Since birth, Georgia State University undergrad student Kathleen Costa has been exposed to different languages, cultures and dialects.
Costa was born in America but grew up speaking Portuguese as well as English thanks to her native-born Brazilian parents.
During a trip to her parent’s home country when she was 16, Costa worked a summer internship at SpeakClub in Teresópolis, Rio de Janeiro.
“The summer job at SpeakClub helped me realize that this is what I want to do and this is what I love,” Costa said.
This summer, Costa is gaining workplace experience — leveraging her diverse background and English teaching experience — to help Georgia State students in the Intensive English Program (IEP) acclimate to life at an American University.
As part of her internship, Costa oversees hosting two weekly, in-person events through the Department of Applied Linguistics & ESL designed to help students practice their English-speaking skills while also networking with students from across the globe.
“I really like how it feels like I’m helping these students,” Costa said. “You get to a country, and you want to make friends and I’ve just really enjoyed seeing the students become more open and less shy.”
One of the events, “The Intercultural Conversation Exchange” is hosted every Wednesday. Students also have the opportunity to practice their English off campus during “Fridays in Atlanta” events which allow students to explore their surroundings of Atlanta and learn about the history of the city.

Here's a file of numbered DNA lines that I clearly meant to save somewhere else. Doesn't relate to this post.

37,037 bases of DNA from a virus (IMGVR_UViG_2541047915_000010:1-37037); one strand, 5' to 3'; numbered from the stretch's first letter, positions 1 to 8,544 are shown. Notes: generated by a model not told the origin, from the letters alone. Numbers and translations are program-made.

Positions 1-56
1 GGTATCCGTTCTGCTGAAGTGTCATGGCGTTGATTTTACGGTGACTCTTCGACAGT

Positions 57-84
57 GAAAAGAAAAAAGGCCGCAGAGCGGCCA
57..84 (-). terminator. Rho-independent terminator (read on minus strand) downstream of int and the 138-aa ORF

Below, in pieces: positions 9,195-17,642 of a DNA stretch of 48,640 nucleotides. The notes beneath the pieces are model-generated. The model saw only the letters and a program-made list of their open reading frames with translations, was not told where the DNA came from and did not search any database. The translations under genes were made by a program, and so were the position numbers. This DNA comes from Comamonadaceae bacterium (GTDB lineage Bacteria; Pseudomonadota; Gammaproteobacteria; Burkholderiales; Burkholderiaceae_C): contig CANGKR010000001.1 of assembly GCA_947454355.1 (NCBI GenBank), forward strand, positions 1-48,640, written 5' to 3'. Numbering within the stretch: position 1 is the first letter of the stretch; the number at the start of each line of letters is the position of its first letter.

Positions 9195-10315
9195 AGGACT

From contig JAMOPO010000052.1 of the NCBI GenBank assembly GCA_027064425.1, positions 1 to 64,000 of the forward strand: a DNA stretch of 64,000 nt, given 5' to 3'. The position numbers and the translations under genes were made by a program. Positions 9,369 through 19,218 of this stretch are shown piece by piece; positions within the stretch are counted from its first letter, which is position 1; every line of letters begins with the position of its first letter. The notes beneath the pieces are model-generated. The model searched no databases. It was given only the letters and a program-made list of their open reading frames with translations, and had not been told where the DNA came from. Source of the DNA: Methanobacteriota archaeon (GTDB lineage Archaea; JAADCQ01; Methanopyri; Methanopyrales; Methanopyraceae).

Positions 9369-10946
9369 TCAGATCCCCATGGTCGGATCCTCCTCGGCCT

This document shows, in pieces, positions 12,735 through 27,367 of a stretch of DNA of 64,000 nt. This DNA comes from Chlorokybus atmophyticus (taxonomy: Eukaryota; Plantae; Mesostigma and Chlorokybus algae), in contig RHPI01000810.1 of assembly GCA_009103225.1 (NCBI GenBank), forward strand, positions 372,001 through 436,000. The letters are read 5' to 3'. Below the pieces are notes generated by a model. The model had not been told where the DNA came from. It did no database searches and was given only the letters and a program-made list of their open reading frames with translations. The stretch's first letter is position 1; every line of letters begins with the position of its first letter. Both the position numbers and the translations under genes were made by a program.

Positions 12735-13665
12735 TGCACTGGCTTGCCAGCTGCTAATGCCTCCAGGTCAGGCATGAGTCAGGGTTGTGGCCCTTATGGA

Recently, Costa and IEP students have taken trips to Ponce City Market and the Martin Luther King Jr., National Historical Park.
“We play games, eat snacks and they can make friends. They’re able to work on their English without being in a classroom setting and they seem to really enjoy it,” Costa said. “Sometimes we go to museums or history centers, and they learn more about the history of Atlanta.”
Costa said there’s more than a dozen students participating in the weekly events and come from diverse backgrounds like Asia, Colombia, Costa Rica, Russia and the Dominican Republic of Congo.
“I really love talking with the students because they’re really funny and have great stories. They’re all really smart and I’m really impressed with how they immerse themselves in the English language,” Costa said.
Through her internship, Costa also serves as a communications liaison, making flyers and promoting the Applied Linguistics department.
Costa is enrolled in a dual degree program which can allow her to receive a bachelor’s and master’s degree in Applied Linguistics on an accelerated schedule. After graduation, she plans to get an additional master’s degree in computational linguistics and pursue a career working at a larger language instruction platform such as Duolingo.
—Photo by Raven Schley